Most solos are all-to-familiar with the “feast or famine” roller coaster. Either you have too much work to comfortably handle on your own, or you are wondering how you are going to pay the bills. Today, I’d like to talk a little bit about a number of ways to successfully deal with the “feast” option.
First of all, don’t panic. Too much work is a good problem to have. Put your situation into perspective. “Feast” is a much better problem for a solo to have than “famine.” You just need a plan.
One way to handle the problem of too much work is to turn some of it down. You now have the luxury of becoming more selective about the work that you do or the clients that you work with. There’s a reason why successful lawyers tend to be happier lawyers. They not only make more money, but they can also be pickier about the matters and the clients that they accept.
What if you are lucky and all of your work is work that you want to do for clients you enjoy? Don’t automatically decide to hire your first employee – an administrative assistant, a paralegal or another lawyer. Do some research first. Do you have a clear picture of the work that you will be delegating to someone else? Do you really know if there is enough work to keep that person busy full time?
Take a step back and determine the exact tasks that could be delegated to someone else. Keep track of everything that you do over the course of a few days. I suspect you’ll be surprised to discover how you actually spend your time. The best use of your time is generally going to be practicing law, especially if you bill by the hour.
After taking this inventory, assign the tasks to one of two categories: tasks related to office administration and tasks related to your actual caseload.
When it comes to administrative tasks, there are lots of options. You can hire college students, law students, virtual assistants or a colleague’s administrative assistant who wants to work some extra hours. These people will usually work for a relatively low hourly rate, keeping your overhead low.
When business is good, solos often make the mistake of pursuing one of two romanticized visions. The first is hiring a young associate who can be groomed into a future partner. The second is merging with another solo and adding an ampersand to the firm’s name. Both visions often lead to trouble.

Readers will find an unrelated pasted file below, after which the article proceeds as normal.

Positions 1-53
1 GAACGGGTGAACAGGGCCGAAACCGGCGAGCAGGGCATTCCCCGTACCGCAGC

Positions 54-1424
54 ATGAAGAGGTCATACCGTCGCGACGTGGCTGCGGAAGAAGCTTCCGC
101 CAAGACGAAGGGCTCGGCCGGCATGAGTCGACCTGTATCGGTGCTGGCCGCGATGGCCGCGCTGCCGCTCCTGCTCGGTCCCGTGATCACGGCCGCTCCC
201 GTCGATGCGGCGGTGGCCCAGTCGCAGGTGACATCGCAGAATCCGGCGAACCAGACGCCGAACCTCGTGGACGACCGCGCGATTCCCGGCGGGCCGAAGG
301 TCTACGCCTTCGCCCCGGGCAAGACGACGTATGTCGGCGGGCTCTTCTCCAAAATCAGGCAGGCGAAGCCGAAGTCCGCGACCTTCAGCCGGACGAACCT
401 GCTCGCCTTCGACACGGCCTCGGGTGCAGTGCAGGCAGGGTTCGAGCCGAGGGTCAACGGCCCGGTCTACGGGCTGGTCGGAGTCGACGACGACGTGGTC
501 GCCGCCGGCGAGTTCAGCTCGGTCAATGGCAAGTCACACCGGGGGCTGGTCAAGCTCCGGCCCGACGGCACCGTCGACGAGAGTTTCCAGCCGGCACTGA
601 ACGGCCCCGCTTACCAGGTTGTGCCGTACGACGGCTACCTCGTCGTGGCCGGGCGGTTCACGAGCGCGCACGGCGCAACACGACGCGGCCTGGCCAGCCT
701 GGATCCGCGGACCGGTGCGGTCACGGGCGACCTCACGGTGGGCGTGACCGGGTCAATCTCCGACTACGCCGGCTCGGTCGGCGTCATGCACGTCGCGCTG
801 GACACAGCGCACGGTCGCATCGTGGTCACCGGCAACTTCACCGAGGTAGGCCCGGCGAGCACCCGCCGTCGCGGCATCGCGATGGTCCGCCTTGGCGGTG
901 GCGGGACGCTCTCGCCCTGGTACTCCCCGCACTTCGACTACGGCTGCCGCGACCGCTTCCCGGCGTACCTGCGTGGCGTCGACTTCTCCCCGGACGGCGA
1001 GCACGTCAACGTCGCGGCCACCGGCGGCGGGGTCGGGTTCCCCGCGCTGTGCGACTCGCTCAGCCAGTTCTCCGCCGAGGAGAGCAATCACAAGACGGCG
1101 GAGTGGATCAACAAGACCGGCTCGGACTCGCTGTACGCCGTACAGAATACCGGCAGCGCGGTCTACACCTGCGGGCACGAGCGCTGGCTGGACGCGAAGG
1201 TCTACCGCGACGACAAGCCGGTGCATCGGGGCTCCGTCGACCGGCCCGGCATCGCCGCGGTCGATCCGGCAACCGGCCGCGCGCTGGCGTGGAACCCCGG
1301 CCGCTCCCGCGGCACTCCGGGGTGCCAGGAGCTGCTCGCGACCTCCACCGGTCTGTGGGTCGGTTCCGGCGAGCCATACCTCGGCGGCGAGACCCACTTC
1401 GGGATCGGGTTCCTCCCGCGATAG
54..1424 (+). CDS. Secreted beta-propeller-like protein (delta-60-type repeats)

On its face, the “young associate” option is very appealing. You can leverage the associate’s time and make more money. According to law firm economics, the easiest way to increase profits is by leverage. You bill out an associate’s time at a level where the total revenue exceeds the associate’s salary and overhead. Those extra dollars all go to the firm’s bottom line. In reality, it usually takes much more time and effort to train and mentor the associate than you anticipated.
But perhaps the biggest risk in this strategy is that the romantic dream of bequeathing the practice to your protégé can turn into a nightmare. How? When your so-called protégé decides that he or she wants to be the boss and opens his or her own law firm. To add insult to injury, you can bet that the protégé will attempt to steal some of your clients in the process.
While merging with another solo can minimize the training/mentoring problems, you can’t leverage this person as much because they’ll require a higher salary. And, do you really want to hire an experienced lawyer who has enough extra time to assist you with your caseload? I’d rather join forces with someone who has a robust book of business of their own. But that won’t solve your “busyness” problem.
The solo attorney with too much work should consider hiring a part-time contract lawyer. With this alternative, you are not over-committed. If you don’t like the performance of one contract lawyer, you can easily try another.
Good paralegals or legal assistants can be worth their weight in gold. A well-trained and bright paralegal can do many of the tasks that a lawyer does. The beauty of this solution is two-fold. First, a paralegal’s time can be leveraged just as (or even more) profitably than another lawyer of any experience level. Second, a paralegal or legal assistant is less likely to jump ship and compete against you. A paralegal can go work for a competitor, but it’s unlikely that your clients would follow.
When faced with a “feast” of too much work, don’t panic or rush into making a full-time hire. Take some time. Determine what you need, how often you need it, and which option of meeting that need will be most profitable.
Originally appeared on Lawyerist.com’s law firm hiring & staffing portal